She nervously boarded the flight. “Anything to declare?” the customs officer asked. If she showed the ten thousand dollars in her travel pouch, would the officer not make trouble? Daria needed to take the money into Mali, because the workers of the maternity ward in a remote country village needed to be paid and there is no banking infrastructure in the outback of Mali. She was a volunteer from a charity service that simply had no other way to support their workers and the mothers and babies in their care. How else could they buy much needed medicines andpractice their art, to bring the newly born safely into this world?
The officer glanced at the long line quickly with a bored expression, and waved at Daria’s queue that they should move quickly through the checkpoint. The people behind her thronged to pass through, and in the hustle Daria breathed a sigh of relief. This time the money would reach its destination unharmed. By chance. If only every transfer would go so well.
Daria’s example here is a story. But in reality this situation happens again and again around the world, with unpredictable outcome. People like Daria, who are physically taking money to Africa, take risk in order to support families and livelihoods. In expat communities around the world, the common voice is that tariffs imposed on sending money via electronic banking transactions are a growing problem, for those wishing to sustain their families while working abroad.
To send money to other countries, there are tariffs of between five to ten percent of the sum just for transferring it to another location on the globe. Much of this fee is hidden in unfavourable exchange rates. In times of internet, these amounts could be easily transferred via blockchain solutions.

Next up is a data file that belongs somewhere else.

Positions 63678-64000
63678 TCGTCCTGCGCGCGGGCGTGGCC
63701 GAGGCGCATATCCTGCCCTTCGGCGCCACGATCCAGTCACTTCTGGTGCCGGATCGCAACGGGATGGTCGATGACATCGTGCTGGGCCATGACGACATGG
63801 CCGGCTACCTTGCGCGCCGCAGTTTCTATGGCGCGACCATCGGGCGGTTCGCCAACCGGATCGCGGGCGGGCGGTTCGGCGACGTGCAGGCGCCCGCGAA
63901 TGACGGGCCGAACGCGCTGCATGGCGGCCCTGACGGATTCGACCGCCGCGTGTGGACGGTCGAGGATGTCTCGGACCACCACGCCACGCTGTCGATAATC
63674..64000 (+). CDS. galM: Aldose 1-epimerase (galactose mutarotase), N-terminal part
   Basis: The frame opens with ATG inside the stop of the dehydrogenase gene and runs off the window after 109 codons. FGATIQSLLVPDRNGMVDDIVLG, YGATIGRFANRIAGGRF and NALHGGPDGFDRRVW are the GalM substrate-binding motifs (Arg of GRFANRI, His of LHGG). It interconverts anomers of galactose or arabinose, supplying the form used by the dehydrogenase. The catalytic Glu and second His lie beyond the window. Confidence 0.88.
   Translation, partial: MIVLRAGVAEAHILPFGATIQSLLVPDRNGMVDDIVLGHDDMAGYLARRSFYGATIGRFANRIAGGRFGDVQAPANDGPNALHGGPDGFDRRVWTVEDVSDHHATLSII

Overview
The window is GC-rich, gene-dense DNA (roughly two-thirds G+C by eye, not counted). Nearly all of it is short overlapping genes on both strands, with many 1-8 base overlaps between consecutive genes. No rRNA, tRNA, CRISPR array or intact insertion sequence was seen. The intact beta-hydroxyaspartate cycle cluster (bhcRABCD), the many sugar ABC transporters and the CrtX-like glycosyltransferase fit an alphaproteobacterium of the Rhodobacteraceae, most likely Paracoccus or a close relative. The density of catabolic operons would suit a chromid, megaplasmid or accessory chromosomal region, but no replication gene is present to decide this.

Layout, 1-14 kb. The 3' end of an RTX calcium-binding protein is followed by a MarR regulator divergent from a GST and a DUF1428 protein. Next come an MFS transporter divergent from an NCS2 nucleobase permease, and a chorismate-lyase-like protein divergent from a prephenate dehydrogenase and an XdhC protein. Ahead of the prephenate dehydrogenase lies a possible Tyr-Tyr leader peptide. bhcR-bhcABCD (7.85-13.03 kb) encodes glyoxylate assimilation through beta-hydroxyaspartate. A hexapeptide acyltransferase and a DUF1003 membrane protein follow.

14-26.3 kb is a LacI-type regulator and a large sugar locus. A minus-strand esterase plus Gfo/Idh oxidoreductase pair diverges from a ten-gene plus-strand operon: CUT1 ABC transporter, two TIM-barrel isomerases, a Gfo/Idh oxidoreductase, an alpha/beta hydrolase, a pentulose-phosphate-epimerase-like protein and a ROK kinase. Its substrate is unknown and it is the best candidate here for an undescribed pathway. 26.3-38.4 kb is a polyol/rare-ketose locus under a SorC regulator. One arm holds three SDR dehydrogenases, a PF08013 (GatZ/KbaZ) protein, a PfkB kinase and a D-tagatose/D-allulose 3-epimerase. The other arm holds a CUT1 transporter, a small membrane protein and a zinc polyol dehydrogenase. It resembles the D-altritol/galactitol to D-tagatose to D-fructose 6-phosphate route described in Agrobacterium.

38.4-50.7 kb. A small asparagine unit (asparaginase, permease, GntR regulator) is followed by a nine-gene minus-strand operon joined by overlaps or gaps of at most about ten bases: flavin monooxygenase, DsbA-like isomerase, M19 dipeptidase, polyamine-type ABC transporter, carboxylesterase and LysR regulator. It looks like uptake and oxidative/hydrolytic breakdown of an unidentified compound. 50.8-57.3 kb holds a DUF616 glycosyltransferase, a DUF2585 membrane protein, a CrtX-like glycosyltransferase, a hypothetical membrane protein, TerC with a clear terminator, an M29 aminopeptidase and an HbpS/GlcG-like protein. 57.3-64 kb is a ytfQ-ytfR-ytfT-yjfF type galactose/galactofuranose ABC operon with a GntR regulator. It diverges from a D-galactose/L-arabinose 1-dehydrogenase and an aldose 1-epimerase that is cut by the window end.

In recent months India’s Prime Minister, in a pioneer move to reshape India’s financial economy, ordered all large denomination bills of currency to be exchanged for smaller coupures, causing long queues in front of bank offices. Queues of people to exchange their money. Slashdot reports that the mobile payment traffic in India has exploded since. Is India taking the lead in mobile finance? What will this mean for control over personal finance and privacy in this country?
Growing financial risk and everyday loss of control over personal finances is a looming threat to freedom and privacy in many places around the globe. Our team wants to tackle this problem head on. The team at Internet of Coins wants to enable people in all walks of life to arrange their personal finance in a safe and low risk manner. They want to make it easy to handle your portfolio, manage your finance or make a donation for a good cause when using our secure platform environment.
The Internet of Coins ties all cryptocurrency technologies together into a single cryptosphere to literally put the power of cryptofinance into everyone’s hands, wether it’s Bitcoin or any other blockchain technology. Having financial freedom, whether on computer or mobile, empowers communities and livelihoods to give them the personal control to organise their own finances.